David Moyes: The right man to lead West Ham United forward?
West Ham United fans protest ''Moyes Out'' banner after defeat to Nottingham Forest (Photo by MI News/NurPhoto via Getty Images)

Even though the Hammers sit in a healthy league position, a minority of disgruntled West Ham fans are calling for a change in the dugout having not picked up a win in 2024. 

David Moyes is into his second stint in East London having previously been given the reigns in November 2017 but departed at the end of that season with ex-Manchester City and Real Madrid manager Manuel Pellegrini replacing him. 

His return at the end of 2019 provoked an immediate change in results as the Hammers soon reached the European places and reached the semi-finals of the UEFA Europa League under his guidance. Not to mention last season's memorable Europa Conference League triumph, West Ham's first European trophy since 1965. 

However, it hasn't all been plain sailing for Moyes. By continuing to deploy a defensive style of play, the Scotsman is under increasing pressure amid a poor run of form. 

But could he be the fifth Premier League manager this term to be sacked?

Where would West Ham be without him? 

The first debate that has to be had is where West Ham would be without Moyes. 

When he returned to the London Stadium during the 2019/20 season, the former Manchester United boss took over a side that could have been heading for the Sky Bet Championship, sitting in 17th place and one point above the relegation zone. 

By no means did Moyes set the world alight but he got the results needed to get them out of trouble, eventually finishing in 16th place with the latter part of the campaign played behind closed doors due to the COVID-19 pandemic.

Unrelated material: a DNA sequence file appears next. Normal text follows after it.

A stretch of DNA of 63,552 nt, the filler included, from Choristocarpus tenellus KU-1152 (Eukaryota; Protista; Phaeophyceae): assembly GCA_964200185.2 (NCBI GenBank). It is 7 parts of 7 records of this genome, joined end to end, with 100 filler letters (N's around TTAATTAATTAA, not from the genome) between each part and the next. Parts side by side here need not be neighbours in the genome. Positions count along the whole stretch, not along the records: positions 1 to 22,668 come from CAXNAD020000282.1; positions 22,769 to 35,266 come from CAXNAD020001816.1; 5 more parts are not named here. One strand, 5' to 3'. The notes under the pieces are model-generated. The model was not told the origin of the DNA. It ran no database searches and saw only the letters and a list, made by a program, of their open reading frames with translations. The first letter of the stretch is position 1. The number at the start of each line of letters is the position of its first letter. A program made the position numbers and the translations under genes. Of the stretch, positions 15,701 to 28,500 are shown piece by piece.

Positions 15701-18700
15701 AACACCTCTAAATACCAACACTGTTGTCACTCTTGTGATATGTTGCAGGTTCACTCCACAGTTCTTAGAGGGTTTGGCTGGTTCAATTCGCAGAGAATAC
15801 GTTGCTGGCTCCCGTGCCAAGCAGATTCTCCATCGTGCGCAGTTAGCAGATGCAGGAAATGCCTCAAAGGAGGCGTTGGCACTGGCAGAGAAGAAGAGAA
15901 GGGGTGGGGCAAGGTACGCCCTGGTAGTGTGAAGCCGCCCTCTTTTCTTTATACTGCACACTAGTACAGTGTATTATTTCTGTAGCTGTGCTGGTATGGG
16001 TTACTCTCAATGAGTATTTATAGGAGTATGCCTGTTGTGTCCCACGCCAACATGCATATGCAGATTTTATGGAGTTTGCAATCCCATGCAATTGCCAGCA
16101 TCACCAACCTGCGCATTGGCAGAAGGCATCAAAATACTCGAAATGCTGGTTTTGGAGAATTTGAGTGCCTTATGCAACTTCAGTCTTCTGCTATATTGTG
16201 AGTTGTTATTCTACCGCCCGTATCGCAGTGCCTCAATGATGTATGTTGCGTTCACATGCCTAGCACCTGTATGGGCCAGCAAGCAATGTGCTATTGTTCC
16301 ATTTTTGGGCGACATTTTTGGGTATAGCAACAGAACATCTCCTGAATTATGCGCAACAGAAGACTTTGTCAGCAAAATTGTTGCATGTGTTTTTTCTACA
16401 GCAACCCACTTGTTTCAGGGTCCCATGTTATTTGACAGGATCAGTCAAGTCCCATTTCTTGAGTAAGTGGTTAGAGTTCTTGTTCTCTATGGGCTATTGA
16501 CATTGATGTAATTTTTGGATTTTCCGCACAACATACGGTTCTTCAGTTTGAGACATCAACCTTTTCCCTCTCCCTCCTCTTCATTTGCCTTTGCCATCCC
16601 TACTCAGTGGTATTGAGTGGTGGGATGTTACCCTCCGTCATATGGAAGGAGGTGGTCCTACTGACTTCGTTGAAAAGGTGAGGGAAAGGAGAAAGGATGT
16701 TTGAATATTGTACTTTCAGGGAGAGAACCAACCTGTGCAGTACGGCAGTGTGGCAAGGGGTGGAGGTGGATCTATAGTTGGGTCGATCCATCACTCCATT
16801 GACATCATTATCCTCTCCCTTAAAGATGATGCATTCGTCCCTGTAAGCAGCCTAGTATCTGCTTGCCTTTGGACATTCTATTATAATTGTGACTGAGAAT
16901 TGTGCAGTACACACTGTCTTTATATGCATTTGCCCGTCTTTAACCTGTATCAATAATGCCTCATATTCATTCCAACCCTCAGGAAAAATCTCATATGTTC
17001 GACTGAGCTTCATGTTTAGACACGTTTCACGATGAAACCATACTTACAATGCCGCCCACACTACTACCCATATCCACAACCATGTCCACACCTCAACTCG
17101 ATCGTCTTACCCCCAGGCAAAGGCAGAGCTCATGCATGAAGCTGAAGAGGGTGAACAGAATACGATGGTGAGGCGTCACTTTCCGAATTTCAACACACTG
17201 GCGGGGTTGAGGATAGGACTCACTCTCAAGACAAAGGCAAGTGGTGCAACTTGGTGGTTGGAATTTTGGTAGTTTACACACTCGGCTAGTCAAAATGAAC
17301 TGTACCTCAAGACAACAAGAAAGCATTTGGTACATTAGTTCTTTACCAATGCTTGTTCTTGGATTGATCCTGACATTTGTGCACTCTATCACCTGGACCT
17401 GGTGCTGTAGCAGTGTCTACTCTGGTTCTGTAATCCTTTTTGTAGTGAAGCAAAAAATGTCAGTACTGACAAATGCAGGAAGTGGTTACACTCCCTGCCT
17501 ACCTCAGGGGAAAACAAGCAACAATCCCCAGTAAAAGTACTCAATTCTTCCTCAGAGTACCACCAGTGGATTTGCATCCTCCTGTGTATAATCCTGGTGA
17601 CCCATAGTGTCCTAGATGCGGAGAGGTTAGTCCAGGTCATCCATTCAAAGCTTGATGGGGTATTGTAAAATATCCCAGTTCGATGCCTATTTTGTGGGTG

Pessimism grew ahead of the subsequent campaign following a lack of transfer activity with the only major additions being unknown quantity Vladimír Coufal from Slavia Prague, the permanent signing of Tomáš Souček and Saïd Benrahma from Brentford

The Hammers defied the odds though with Moyes' cohesive defensive unit, a midfield pairing of Souček and Declan Rice as well as an exciting frontline with the emergence of Jarrod Bowen. 

They were consistently challenging near the top of the Premier League table for the whole of the campaign and aided by the January loan addition of Jesse Lingard, they settled for a sixth-place finish and a slot in the Europa League. 

With the return of fans ahead of the 2021/22 season, West Ham fans were treated to several memorable European nights after progressing past the group stage with relative ease. 

From a side struggling to retain their Premier League status to gunning for a place in the Champions League, Moyes transformed West Ham and a return to the second tier for the first time since 2011/12 could certainly have been on the cards without his leadership. 

Memorable European nights

The Hammers had previously flirted with European football in 2015/16 but were unable to progress to the group stages after being knocked out by Romanian minnows Astra Giurgiu in the qualifying rounds. 

After automatically securing their group stage spot, they had trips to Dinamo ZagrebRapid Wien and Olympiacos before an even more memorable time in the knockout stages. 

In the round of 16, West Ham faced seven-time Europa League winners Sevilla and despite trailing 1-0 in the first leg, they turned it around at the London Stadium with a 2-1 aggregate win. 

Following a 1-1 draw with Lyon in the first leg of the quarter-finals, the return leg in France was perhaps the most memorable game in Moyes' tenure so far. The Hammers blew away the Ligue 1 outfit in a convincing 3-0 win to book a place in the semi-finals. 

A place in the final could not be achieved though as Eintracht Frankfurt prevailed with a 3-1 aggregate win but nonetheless, West Ham were on the up. 

Those memorable nights continued after finishing in seventh place, confirming their spot in the second season of the Europa Conference League.